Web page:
Children's Hospital Colorado

Neuronal Ceroid Lipofuscinosis (NCL or Batten Disease)

What is neuronal ceroid lipofuscinosis (NCL)?

NCLs are a group of genetic conditions that result in progressive neurological symptoms that include ataxia (lack of coordination), seizures, loss of cognitive skills and vision. NCL is also known as Batten disease.

What causes NCL (Batten disease)?

NCL is classified as a lysosomal storage disorder. The lysosomes are small compartments within cells that modify and remove proteins and fats. NCL is characterized by abnormal accumulation of proteins and fats in the lysosomes.

For reasons that have yet to be understood, the lysosomal collections are particularly damaging to the cells of the brain and the retina (a layer at the back of the eye). There are 14 different genes that affect the function of the lysosome. Mutations of any of these genes may cause NCL.

Who gets NCL?

A person can develop NCL any time from infancy to adulthood, though early childhood is the most common time for the first symptoms to occur.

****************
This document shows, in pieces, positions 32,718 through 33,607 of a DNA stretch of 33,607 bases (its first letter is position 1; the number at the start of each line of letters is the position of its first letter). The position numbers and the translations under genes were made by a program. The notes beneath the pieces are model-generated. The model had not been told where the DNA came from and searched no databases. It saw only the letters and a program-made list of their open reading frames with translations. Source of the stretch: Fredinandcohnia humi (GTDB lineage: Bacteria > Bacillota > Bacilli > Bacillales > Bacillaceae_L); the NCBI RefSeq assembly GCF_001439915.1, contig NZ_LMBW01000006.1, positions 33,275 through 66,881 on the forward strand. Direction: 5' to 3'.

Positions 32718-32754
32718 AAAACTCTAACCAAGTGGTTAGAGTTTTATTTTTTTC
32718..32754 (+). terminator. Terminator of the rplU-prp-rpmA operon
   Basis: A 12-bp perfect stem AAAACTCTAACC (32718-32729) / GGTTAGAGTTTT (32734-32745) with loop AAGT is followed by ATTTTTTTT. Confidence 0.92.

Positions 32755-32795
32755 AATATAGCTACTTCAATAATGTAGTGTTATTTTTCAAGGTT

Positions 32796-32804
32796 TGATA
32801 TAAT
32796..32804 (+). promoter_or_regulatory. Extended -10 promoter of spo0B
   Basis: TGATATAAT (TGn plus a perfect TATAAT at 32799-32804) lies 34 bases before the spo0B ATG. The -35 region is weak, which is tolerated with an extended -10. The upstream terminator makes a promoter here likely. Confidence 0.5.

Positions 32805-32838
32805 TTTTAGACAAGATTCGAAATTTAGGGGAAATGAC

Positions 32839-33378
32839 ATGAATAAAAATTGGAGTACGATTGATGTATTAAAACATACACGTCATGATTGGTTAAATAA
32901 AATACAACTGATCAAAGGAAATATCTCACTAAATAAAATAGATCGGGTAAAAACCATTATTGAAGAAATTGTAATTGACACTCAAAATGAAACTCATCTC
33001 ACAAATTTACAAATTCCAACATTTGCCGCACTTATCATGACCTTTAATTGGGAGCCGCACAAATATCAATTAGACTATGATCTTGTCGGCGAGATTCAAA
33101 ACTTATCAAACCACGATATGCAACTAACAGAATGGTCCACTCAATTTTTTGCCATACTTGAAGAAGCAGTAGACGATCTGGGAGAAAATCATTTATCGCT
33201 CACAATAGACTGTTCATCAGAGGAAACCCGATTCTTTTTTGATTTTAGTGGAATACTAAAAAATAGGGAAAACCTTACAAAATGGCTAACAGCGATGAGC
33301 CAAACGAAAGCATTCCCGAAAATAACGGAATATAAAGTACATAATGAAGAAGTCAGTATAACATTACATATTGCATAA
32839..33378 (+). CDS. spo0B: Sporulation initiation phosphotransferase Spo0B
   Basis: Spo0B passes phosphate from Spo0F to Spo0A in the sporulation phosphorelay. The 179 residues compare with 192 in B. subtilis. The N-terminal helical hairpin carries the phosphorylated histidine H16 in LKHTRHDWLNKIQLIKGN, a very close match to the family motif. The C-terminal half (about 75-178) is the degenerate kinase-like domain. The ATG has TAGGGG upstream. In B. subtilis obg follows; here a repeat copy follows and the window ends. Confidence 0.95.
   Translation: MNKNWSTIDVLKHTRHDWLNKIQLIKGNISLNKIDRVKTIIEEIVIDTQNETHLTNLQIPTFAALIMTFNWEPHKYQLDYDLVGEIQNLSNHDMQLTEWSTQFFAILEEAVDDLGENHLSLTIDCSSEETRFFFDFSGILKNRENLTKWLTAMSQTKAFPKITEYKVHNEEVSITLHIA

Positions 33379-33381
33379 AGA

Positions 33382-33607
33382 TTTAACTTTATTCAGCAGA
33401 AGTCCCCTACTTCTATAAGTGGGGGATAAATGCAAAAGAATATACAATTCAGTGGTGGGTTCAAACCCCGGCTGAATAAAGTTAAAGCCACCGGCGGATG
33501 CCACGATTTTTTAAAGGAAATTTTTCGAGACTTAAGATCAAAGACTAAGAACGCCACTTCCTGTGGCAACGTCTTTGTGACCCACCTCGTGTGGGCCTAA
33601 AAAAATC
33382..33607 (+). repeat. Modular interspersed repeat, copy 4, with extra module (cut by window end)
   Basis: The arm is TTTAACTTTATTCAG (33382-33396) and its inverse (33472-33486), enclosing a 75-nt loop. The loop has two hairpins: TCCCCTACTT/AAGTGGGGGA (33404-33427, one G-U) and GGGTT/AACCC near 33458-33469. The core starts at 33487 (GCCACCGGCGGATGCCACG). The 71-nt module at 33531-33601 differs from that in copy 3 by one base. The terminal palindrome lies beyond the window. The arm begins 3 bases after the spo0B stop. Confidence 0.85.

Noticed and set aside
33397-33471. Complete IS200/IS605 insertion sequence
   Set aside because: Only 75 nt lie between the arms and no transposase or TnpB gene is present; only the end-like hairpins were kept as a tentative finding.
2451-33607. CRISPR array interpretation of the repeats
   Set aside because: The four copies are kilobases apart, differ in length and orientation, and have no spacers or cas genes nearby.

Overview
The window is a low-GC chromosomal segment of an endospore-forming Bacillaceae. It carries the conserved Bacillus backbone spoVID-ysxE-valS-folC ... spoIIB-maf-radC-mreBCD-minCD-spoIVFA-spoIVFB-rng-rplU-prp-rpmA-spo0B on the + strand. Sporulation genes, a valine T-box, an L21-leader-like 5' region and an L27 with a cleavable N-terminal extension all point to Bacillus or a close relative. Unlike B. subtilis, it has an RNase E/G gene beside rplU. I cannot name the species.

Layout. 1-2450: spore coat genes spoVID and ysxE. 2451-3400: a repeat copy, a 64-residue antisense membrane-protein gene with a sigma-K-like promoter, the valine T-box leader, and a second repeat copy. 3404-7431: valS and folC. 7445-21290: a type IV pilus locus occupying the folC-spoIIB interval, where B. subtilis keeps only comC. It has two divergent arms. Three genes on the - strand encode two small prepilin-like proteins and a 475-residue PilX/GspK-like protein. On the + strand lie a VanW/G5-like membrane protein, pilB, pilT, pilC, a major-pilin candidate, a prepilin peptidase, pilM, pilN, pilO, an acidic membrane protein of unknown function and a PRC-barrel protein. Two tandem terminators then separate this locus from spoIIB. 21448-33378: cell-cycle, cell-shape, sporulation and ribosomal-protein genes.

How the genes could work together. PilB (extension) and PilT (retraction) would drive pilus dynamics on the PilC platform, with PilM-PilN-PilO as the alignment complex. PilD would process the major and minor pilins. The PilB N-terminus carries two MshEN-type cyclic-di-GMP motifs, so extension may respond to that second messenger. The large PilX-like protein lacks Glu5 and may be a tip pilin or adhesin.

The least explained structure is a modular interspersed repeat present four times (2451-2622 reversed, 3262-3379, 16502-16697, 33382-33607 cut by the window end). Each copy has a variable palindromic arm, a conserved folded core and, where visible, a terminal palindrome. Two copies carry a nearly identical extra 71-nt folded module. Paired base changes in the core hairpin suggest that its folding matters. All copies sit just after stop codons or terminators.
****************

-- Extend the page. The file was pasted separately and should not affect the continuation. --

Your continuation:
NCL mutations are typically inherited in a recessive fashion, meaning that each parent is a carrier for a mutation in the same NCL gene. Carriers do not have any symptoms of NCL. With a recessively inherited condition, there is a 25% chance of a child inheriting a mutation from both parents and hence having NCL. Most patients do not have any other affected family members at the time of diagnosis.

Contact the Neuroscience Institute

Cartoon image of a patient and doctor having a telehealth call.

Keeping you safe, wherever you are

We're here when you need us with the same safe, high-quality care we've always offered, even during the pandemic. Now, in many cases, you can get that care without even leaving home because we offer virtual visits across every one of our specialties.

See if telehealth is right for your child